Kerry Stokes Collection, Perth
“From The Ground Up: Ochre Work From The Kimberley”. Chapman Gallery, Canberra.
Kleinert and Neale The Oxford Companion to Aboriginal Art and Culture (Melbourne. Oxford University Press. 2000) ISBN 0195506599
“Ten Warmun Works”. Balmain Art & Craft Show, Sydney.
“The Unseen in Scene”. Aboriginal Art Galerie Baehr, Speyer, Bayer Australia, Sydney, Speyer 2000, Aust. Cat., ISBN 3980707202
Reviews and writings about the artist.
Gordon Barney was born at Alice Downs Station in the East Kimberley in 1944. He now lives at Norton Bore Community, Via Turkey Creek with his wife, the well know and extremely talented International artist Shirley Purdie. Gordon and Shirley are both joint Chairpersons there. Gordon is well known throughout the region as a stockman, and worked on many stations, including Springvale, Chinaman’s Garden country and Alice Downs, which form a great deal of the content of his paintings. He commenced painting in 1998 with Shirley and like his wife, favours the thick, crusty ochre medium. His depictions of the hills and rugged country he worked quickly became noticed by collectors, and his relatively short painting career has been extremely successful.
Gordon Barney would often carry a saddlebag with him that he filled with ochres he had sourced from riding through his country. Although he did not start painting until 1998, it is clear that Gordon always had a tender connection with his country and with the natural ochres that are found there. Gordon Barney was encouraged to paint by his wife and fellow artist, Shirley Purdie. He paints his country, Birnoowoo, around Alice Downs Station where his family would often camp, and other places including Magoombarrany, Boorlnginy, Yarangga (Katie’s Yard), Laboony and Joorroomi. Gordon’s use of line and empty space to depict the hills in his country makes his paintings distinct. This style is most evident in his work Goorndalngany, a beautiful ode to his lost brother who disappeared in this dangerous country after herding goats.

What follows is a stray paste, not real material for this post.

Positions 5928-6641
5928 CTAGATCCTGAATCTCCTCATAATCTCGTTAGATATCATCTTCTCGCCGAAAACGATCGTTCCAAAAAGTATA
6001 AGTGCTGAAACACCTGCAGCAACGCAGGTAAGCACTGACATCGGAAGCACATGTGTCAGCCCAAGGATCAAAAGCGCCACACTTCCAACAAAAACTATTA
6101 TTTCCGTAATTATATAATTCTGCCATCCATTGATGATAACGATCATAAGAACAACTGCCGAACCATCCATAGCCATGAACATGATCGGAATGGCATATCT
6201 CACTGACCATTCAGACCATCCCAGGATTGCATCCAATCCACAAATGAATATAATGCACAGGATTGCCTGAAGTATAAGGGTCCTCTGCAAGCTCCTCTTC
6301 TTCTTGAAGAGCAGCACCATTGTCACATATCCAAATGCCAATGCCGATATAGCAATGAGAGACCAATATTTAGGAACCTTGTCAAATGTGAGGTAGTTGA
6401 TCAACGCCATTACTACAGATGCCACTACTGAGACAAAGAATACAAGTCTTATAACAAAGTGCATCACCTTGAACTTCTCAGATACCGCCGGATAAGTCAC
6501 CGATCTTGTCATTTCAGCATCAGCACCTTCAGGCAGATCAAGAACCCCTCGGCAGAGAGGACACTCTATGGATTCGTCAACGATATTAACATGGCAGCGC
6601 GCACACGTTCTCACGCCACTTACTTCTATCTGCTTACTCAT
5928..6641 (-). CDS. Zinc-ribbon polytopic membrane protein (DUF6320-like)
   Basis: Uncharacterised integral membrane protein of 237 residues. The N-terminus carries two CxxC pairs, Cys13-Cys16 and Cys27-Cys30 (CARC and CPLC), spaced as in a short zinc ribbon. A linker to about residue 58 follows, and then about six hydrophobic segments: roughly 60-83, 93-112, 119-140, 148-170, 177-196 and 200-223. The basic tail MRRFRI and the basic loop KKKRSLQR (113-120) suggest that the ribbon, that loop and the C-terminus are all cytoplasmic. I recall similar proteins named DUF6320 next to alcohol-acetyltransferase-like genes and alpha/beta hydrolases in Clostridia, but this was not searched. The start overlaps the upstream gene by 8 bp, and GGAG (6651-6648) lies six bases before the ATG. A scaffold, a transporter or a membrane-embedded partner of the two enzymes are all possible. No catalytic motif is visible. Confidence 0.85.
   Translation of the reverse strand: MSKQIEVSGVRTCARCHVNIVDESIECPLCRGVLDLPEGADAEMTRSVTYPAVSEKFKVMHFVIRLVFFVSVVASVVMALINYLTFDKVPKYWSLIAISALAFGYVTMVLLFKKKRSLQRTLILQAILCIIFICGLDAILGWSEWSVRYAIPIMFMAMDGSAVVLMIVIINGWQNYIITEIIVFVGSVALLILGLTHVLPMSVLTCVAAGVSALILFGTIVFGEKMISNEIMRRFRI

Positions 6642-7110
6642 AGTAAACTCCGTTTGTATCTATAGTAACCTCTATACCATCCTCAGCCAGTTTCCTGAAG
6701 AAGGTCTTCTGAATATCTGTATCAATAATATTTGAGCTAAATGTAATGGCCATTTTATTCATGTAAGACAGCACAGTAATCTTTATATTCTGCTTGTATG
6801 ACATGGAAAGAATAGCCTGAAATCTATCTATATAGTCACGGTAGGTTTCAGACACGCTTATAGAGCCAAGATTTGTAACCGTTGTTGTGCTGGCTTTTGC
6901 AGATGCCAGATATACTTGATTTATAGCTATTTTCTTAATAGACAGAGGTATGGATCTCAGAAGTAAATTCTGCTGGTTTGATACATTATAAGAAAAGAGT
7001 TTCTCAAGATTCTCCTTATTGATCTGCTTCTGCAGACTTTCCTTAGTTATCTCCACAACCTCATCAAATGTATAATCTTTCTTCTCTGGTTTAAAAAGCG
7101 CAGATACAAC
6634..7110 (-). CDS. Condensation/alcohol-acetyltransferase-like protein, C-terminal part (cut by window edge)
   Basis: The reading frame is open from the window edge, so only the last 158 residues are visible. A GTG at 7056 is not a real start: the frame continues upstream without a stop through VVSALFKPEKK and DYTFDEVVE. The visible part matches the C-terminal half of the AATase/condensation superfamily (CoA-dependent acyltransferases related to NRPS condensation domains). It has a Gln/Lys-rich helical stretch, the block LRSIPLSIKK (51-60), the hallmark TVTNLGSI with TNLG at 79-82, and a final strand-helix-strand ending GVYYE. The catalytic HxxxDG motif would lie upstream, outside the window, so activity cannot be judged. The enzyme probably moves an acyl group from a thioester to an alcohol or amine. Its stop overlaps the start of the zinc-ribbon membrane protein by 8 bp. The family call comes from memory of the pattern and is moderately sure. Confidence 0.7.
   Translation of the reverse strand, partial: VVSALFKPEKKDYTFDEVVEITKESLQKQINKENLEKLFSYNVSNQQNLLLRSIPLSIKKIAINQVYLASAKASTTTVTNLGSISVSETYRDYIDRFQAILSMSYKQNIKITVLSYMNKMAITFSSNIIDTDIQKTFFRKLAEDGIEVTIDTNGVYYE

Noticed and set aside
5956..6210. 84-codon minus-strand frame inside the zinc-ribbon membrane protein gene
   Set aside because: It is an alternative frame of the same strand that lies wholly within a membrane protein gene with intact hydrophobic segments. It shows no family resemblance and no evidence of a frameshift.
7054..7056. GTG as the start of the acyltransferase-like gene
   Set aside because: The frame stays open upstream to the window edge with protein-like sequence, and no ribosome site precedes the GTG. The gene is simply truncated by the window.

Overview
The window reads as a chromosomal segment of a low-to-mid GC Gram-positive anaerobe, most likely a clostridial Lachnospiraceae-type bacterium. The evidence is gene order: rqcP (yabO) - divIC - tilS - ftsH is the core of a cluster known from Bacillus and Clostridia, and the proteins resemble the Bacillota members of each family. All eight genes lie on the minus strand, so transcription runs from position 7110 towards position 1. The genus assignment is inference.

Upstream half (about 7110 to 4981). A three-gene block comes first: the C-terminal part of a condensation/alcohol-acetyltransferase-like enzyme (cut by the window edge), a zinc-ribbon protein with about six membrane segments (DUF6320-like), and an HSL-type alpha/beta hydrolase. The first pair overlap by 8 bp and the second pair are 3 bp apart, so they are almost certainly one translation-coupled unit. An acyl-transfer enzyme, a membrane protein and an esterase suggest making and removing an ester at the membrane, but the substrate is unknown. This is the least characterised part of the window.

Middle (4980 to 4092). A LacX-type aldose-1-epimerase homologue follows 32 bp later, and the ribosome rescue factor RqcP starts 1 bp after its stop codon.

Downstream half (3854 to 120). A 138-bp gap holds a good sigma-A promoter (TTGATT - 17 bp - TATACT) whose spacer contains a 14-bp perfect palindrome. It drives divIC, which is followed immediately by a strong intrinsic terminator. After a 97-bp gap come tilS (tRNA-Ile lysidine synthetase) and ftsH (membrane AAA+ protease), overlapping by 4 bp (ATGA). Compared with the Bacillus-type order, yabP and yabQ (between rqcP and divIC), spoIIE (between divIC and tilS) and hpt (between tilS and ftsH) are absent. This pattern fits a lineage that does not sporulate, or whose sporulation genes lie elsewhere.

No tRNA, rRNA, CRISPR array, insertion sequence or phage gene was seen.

Gordon was born and grew up on Alice Downs Station. His father taught him how to do stockwork and he became known as a skilled horsebreaker and buckjumper (rodeo rider). When he was working on Mabel Downs Station he met Shirley Purdie who became his wife. Shirley is a well known senior Warmun artist who encouraged Gordon to paint his country. Gordon started painting in 1998 when Warmun Art Centre commenced operation, often painting various hill lines located in his traditional country. Barney's sense of concentration and focus on country are often reflected in these landscapes. An interesting aspect of Barney's work is that while he is working out bush as a stockman, he will often carry with him a saddle bag that he relegates to ochre collection. So at the end of his mustering stint, he will have a bagful of ochres that he has sourced as he has been riding through his country. His choice and application of ochres are unique to his paintings. Gordon continues to work as a stockman and is well known in Warmun Community as a strong law and culture man and as an important ceremonial dancer.